Bring "The National Parks: America's Best Idea" into the Classroom
The first run of the PBS six-part documentary, The National Parks: America's Best Idea has finished on most local PBS stations, but resources abound for integrating materials from the program into various curriculum units. The photography's gorgeous and the reviews are mostly positive, and according to The New York Times review, the first two episodes (1851-1915) contain the best material of all: the story of how the park system was born and how the men and women who built it also nourished and protected it. ". . . [I]t's full of fascinating history and larger-than-life characters."
The series website is packed with opportunities for educators including lesson plans, materials, and instructions for digital tools needed to implement each unit. Resources include uploading your own national parks story, an archive of primary source documents and photos used to make the documentary, and biographical essays on individuals featured in the series. Short videos—a good length for classroom use or homework assignments— are also available online.
Lesson plans help integrate the materials into the classroom, offering a place-based perspective on environmental, political, and cultural themes in American history. Each lesson plan is accompanied by a video and a PDF of the plan, with screencasts and written directions to show teachers how to use digital tools necessary to implement some of the lesson plans—tools such as Google Earth and Flickr. Topics include A Campfire Conversation on an exchange of views between President Theodore Roosevelt and preservationist John Muir during a camping trip in 1903; All Aboard! See America First, an examination of the growth of the railroad and its impact on developing and preserving national parks; and Images of the Parks, a look at the works and roles of artists and photographers to interpret the history of the parks.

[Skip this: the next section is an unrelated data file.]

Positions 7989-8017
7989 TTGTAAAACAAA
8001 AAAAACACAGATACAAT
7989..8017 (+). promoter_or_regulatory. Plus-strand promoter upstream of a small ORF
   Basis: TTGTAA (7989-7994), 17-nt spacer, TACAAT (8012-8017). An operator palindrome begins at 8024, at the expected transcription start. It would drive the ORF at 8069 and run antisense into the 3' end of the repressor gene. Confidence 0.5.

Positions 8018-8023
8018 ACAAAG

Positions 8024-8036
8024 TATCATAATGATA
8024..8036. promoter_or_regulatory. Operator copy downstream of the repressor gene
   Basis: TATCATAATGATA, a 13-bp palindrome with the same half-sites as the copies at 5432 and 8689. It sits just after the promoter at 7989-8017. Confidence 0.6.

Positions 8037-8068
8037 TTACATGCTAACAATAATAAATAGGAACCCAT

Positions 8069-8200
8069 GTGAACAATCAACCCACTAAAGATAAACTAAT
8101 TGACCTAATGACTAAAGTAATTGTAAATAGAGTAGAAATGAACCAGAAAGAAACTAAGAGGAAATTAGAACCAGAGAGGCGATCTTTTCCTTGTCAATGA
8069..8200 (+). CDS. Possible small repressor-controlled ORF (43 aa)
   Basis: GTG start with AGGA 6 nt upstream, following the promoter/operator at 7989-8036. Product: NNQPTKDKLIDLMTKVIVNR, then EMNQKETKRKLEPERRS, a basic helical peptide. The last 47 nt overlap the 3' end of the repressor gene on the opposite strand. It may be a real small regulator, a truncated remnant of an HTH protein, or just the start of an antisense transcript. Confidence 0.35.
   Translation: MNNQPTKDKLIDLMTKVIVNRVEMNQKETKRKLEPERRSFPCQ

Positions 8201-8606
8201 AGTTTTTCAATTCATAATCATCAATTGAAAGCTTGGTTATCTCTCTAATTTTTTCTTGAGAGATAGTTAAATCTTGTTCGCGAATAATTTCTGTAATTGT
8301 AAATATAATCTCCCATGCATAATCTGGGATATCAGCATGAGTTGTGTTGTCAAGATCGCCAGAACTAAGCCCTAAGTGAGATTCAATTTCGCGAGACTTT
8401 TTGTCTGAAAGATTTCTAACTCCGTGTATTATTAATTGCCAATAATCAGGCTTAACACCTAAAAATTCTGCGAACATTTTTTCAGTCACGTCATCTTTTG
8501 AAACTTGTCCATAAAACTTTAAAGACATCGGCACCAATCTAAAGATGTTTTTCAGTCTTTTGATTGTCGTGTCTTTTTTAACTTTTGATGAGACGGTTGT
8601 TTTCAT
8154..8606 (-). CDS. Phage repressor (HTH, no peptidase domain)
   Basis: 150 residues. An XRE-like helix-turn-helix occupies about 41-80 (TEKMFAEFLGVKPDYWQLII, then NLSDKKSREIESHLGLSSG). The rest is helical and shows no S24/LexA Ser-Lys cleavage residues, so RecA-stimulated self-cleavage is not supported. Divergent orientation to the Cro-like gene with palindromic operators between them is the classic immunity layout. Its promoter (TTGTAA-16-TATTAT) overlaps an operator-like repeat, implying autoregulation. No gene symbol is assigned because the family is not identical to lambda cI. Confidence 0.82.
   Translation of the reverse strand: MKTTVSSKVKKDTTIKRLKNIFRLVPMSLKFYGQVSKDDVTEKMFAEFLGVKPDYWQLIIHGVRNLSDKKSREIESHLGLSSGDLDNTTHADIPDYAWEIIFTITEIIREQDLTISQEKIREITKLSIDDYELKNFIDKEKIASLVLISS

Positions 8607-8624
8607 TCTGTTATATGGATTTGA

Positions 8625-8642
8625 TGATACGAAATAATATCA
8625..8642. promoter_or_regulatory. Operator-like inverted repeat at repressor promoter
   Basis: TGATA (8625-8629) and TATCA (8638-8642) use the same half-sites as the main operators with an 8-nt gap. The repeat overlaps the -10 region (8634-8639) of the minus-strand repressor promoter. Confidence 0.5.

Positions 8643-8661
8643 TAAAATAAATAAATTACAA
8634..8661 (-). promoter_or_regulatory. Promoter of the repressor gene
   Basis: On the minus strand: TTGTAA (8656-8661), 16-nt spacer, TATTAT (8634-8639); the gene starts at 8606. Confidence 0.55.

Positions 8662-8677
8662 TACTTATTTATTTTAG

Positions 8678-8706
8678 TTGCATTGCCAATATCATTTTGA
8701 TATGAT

Search Website Reviews for national parks and among the 20 or so search results, you'll find Mapping the National Parks tracking explorers and exploration; Evolution of the Conservation Movement, 1850-1920, a site with manuscripts, images, films, and more documenting the movement's formation and growth; and a description of National Park Service, Teaching with Historic Places materials and resources.
Among our Lesson Plan Reviews, you'll find a prototype on the African American experience in the Civilian Conservation Corps, a complement to PBS materials on The Untold Stories Project highlighting underserved and underrepresented communities in our nation's national park system.
Then, visit our listing of Museums and Historic Sites to explore parks and their stories not included in the PBS series.